Noirot, J.C. (Shell International Exploration and Production B.V.) | van den Hoek, P.J. (Shell International Exploration and Production B.V.) | Zwarts, D. (Shell International Exploration and Production B.V.) | Bjoerndal, H.P. (Shell International Exploration and Production B.V.) | Stewart, G. (Shell International Exploration and Production B.V.) | Drenth, R. (Petroleum Development Oman) | Al-Masfry, R. (Petroleum Development Oman) | Wassing, B. (Petroleum Development Oman) | Saeby, J. (Petroleum Development Oman) | Al-Masroori, M. (Petroleum Development Oman) | Zarafi, A. (Petroleum Development Oman)
With the realization that water injection is generally taking place under fracturing conditions, tools capable of better modelling fractured injection and its impact are being developed. Models integrating rock (fracture) mechanics and traditional reservoir simulation are now applied to water injection projects with a number of applications in the Middle East. Fracture dimensions are a key input to those models. Monitoring techniques to track the evolution of induced fractures with time are also being deployed. Amongst those techniques microseismic and specific fall-off test procedures are used.
Asphaltene precipitation is a nearby wellbore phenomenon with strong adverse effects in rock permeability affecting the production operations. However, a complete characterization of the asphaltene precipitation effect, namely quantifying the degree, scale and mechanisms of permeability reduction still remains to be resolved. In this paper we report the results of a series experiments on characterizing the asphaltene precipitation effect on permeability reduction. The experiments are also unique in providing the precipitation effects on the end point relative permeability at Siw.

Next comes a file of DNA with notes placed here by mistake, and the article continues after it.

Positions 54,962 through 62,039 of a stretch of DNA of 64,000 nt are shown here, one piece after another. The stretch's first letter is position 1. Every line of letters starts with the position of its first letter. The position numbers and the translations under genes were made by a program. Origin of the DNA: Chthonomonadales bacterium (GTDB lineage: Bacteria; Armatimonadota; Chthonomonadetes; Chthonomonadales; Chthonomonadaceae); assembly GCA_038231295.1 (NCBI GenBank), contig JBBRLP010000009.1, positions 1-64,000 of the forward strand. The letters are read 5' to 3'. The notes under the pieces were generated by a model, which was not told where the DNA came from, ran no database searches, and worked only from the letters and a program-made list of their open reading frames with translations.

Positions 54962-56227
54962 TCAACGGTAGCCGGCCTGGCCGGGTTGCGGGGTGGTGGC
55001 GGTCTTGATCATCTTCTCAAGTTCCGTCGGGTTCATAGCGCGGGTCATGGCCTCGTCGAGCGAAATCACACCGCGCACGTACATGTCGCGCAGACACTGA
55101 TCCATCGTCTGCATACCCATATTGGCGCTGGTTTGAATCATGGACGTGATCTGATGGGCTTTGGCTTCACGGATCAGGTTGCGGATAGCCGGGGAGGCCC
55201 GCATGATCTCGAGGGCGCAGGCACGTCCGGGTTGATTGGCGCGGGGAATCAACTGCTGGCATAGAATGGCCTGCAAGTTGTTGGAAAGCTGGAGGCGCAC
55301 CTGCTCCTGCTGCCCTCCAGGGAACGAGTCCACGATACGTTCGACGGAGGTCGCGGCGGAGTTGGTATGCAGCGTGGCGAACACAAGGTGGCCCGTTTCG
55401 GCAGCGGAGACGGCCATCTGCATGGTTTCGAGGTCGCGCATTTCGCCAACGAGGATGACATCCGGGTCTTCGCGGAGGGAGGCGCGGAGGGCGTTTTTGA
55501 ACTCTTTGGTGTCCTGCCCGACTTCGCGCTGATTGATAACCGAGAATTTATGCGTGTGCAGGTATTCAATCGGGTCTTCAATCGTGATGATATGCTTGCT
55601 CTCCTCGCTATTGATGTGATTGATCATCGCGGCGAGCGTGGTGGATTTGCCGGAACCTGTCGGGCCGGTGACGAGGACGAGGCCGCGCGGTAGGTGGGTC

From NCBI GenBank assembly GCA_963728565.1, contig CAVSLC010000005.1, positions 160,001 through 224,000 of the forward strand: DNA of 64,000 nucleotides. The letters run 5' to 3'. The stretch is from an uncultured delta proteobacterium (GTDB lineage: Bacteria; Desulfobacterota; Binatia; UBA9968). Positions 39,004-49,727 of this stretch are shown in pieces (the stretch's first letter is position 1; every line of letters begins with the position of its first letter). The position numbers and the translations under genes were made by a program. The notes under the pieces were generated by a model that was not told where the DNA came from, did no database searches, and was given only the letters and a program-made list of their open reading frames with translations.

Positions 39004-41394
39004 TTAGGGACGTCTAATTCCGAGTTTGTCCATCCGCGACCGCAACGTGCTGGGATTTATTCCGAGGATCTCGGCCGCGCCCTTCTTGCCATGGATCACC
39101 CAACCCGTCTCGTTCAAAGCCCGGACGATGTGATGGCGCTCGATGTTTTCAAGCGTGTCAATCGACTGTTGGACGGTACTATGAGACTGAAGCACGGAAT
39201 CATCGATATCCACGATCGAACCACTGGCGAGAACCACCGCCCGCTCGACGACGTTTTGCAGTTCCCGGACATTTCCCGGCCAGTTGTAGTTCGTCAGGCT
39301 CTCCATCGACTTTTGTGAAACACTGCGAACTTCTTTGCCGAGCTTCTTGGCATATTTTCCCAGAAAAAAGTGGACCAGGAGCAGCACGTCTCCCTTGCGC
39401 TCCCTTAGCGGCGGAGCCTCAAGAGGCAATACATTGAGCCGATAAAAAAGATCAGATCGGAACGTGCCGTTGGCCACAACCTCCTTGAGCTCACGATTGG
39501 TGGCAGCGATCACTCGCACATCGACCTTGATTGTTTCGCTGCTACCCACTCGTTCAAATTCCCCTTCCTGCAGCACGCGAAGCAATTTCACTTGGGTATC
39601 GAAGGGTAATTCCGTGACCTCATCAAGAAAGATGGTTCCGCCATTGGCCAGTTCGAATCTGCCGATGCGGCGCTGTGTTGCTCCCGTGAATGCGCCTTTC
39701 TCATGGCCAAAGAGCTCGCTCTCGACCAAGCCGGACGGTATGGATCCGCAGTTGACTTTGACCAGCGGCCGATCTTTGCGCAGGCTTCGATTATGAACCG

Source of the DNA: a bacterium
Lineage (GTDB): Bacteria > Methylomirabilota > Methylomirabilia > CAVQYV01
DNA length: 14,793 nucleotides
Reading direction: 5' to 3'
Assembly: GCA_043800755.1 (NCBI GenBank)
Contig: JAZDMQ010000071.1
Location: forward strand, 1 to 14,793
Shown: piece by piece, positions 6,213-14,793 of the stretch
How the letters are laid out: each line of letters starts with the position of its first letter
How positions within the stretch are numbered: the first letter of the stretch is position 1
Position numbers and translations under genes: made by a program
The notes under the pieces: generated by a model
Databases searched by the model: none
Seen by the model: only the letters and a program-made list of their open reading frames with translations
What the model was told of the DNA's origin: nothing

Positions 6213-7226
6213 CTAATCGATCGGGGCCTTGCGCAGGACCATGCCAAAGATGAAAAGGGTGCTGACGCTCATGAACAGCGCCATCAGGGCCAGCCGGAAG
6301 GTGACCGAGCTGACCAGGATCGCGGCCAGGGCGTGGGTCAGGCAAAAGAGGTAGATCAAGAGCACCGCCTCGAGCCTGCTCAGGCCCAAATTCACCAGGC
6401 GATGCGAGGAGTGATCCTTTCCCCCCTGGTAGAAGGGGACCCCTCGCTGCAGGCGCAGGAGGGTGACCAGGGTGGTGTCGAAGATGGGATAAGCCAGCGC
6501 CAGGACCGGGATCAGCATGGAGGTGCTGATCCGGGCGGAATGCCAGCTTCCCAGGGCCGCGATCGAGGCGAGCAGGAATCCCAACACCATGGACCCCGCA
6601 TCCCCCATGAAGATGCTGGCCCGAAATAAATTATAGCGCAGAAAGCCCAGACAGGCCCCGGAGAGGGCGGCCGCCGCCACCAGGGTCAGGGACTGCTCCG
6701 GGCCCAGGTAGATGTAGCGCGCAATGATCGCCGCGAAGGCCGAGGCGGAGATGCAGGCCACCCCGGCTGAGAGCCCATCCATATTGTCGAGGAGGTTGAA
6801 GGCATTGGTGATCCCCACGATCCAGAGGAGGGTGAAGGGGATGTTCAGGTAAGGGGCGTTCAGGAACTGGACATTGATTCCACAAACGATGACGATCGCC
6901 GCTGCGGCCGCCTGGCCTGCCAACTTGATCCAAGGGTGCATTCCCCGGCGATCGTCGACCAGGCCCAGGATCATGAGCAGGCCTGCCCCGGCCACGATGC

For quantifying the degree and scale of asphaltene precipitation a set of experiments are designed to induce permeability reduction along the flow direction. Then the plugged and unplugged pore ratios were quantified using SEM images taken at five different points from the core inlet. In all experiments, total plugging has occurred between 40 to 60-pore volume injection. It has also been found that within a distance of 0.3 total core length, approximately 80 % of the plugging has occurred indicating the ‘snowballing' nature of mechanical entrapment.
Then the two major mechanisms of asphaltene deposition namely dynamic asphaltene adsorption and mechanical entrapment were quantified by reversing the flow direction. The reversal of the flow have initially resulted in approximately 80 percent permeability recovery, indicating that 80 percent of the permeability reduction is caused by mechanical entrapment. Then a period of simultaneously acting recovery and impairment mechanisms has been observed finally followed by impairment mechanism only. After the initial recovery period, a consequent flooding of one the cores with toluene were able to establish the original permeability. This additional recovery is attributed to removal of the adsorbed asphaltenes.